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Green Building and BIM Modeling Tips

As construction output continues to grow around the world, in tandem with increasing environmental concerns and the rising cost of energy, the concept of sustainable green building to reduce ecological impact is gaining ground fast.

Published: 06/10/2017

Country: India
Green Building and the need to integrate BIM services

Green building involves sustainable design, construction and operation of built assets. Although an admirable goal, it’s not always easy to achieve. Its success depends on construction techniques and strategies used, long-term gains and short-term costs.

Some say that the use of BIM services could be the disruptive force needed for green building. It’s embraced by construction stakeholders seeking increased quality and more productive collaboration. BIM service providers can assist in allowing them to compare sustainable alternatives, reduce energy requirements, and minimize waste and lower costs.

BIM services, including conceptual modeling and topography modeling, offer a new approach to green building with continuous and immediate availability of internally consistent and reliable project information.

The advantages of green building with BIM
BIM’s integrated approach to green building is transformative. It allows an unprecedented measure of design precision benefitting the environment and the construction industry. A green building created through BIM services provides an improved context for analysis and decision-making, through sustainable, green building design strategies and workflows. The particular advantages of green buildings with BIM are that:

  • There is an opportunity to optimize performance and minimize waste.
  • Digital models work with analysis tools making evaluating sustainable alternatives easier.
  • Initial and refined digital models can be digitally archived and accessed at anytime
  • Complex calculations and analysis of sustainable options can be presented intuitively
  • Stakeholder teams can collaborate better
  • Design features and specifications for materials and surfaces combine with real performance measurements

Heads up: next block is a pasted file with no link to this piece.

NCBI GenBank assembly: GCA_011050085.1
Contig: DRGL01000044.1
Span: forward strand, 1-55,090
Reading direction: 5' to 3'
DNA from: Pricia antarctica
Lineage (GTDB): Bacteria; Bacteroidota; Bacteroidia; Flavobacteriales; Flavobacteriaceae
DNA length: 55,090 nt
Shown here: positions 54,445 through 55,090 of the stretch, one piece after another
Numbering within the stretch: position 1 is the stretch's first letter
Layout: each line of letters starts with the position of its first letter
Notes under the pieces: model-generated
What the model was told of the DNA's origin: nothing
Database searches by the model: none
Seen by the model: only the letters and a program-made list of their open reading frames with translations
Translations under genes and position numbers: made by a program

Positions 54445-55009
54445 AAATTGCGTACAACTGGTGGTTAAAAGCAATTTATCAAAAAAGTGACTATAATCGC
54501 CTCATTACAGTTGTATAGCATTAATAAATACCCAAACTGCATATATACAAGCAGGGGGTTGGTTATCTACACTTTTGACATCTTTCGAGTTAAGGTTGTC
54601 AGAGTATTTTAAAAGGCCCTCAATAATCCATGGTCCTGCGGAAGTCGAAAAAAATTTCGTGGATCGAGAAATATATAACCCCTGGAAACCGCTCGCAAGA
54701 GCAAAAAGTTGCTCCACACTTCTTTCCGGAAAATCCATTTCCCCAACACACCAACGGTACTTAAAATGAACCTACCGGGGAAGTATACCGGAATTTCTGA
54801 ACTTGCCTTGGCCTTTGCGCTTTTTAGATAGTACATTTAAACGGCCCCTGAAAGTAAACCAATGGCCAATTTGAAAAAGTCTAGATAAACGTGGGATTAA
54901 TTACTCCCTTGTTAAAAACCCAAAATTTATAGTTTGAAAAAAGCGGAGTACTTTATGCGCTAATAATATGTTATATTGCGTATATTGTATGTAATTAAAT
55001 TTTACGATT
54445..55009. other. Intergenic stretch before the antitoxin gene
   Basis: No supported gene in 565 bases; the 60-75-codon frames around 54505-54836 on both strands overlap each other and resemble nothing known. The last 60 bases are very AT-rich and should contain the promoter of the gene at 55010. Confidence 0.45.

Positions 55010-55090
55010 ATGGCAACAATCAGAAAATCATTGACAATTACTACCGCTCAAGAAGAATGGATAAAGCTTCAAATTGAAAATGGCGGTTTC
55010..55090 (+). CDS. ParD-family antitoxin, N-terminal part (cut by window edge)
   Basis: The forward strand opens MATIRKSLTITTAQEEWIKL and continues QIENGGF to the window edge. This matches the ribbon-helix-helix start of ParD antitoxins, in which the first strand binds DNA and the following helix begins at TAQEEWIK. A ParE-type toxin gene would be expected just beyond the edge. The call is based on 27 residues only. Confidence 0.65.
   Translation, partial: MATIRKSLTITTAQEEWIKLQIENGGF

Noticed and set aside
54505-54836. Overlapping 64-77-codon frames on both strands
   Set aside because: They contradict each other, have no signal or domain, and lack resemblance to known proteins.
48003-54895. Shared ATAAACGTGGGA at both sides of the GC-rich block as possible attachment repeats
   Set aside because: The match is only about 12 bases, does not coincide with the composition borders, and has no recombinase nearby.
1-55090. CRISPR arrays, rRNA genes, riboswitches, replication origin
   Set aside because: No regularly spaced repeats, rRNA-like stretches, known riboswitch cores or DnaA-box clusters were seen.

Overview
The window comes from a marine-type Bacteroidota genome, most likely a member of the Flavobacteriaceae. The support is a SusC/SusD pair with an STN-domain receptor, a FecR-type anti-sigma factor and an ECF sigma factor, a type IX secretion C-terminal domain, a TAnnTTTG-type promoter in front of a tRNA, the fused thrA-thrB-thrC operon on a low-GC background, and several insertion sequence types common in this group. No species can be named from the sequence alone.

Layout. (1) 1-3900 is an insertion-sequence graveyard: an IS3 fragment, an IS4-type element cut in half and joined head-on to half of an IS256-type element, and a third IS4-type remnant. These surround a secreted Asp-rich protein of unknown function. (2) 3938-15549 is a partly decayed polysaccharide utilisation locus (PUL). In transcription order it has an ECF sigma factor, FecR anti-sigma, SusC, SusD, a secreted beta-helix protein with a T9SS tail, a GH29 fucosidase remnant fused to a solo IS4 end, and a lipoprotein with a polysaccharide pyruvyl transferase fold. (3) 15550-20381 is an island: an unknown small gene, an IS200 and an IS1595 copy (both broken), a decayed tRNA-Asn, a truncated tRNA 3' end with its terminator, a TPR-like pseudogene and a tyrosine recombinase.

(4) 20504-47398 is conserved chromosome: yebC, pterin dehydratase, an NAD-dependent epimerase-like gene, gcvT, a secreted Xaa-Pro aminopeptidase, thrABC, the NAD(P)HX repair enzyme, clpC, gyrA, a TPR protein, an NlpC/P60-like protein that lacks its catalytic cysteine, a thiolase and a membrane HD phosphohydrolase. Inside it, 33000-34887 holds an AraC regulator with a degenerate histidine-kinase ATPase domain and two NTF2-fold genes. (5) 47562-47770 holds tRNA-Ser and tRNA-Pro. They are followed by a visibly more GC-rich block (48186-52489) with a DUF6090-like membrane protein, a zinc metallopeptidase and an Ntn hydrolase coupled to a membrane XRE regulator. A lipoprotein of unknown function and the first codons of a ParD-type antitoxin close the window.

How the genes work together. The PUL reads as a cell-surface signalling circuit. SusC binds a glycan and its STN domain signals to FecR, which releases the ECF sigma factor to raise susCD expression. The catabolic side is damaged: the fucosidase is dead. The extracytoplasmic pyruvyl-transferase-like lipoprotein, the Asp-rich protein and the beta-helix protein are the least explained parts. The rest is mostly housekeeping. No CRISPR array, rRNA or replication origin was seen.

• With greater visualization teams can easily show clients the benefits of different sustainable design choices.
  • Preconstruction: digital models can be refined through analysis and design options, providing near real-time insight into an end result. Beyond these stakeholders can study specific changes in relation to decisions that, once built, cannot be reversed (such as building siting). With insight into the effects of the environment and the elements, they can quantify the most effective options at this stage.
  • Construction: BIM captures graphical and non-graphical data. By capturing material condition updates, BIM enables the building team to track and report on the status of demolition and construction on a project.
  • BIM can integrate digital models with energy analysis tools, including conceptual modeling and topography modeling, for accurate, routine evaluation
Conceptual Modeling (for conceptual energy analysis)
Conceptual energy analysis tools have a workflow that allow designers and BIM service providers to convert conceptual design models into analytical energy models and perform whole building energy analysis. As design progresses, the energy model and conceptual massing models are updated in tandem to facilitate option evaluation.

When choosing a conceptual energy analysis tool, it’s suggested that those that include web based climate data, conceptual massing tools, automatic form rationalization, graphical energy analysis results, design option comparison, export mass to gbXM and facilitate solar studies are the most comprehensive.

Topography Modeling (for solar and shadow analysis)
Harnessing solar energy and daylight are key factors for good passive design strategies. Software tools can assist designers and BIM service providers in visualizing or quantifying solar and shadow effects, or important elements of it. Using them from the inception of a project can answer questions on whether the surrounding context provides shading on a design, does a design shade the surroundings or what might be the most effective shading strategies. It should be understood at the outset how the sun will move across a site and the shadows that will be cast from surrounding objects and a construction. This understanding will inform subsequent design analyses in terms of solar heat gain, day lighting and solar electricity generation.


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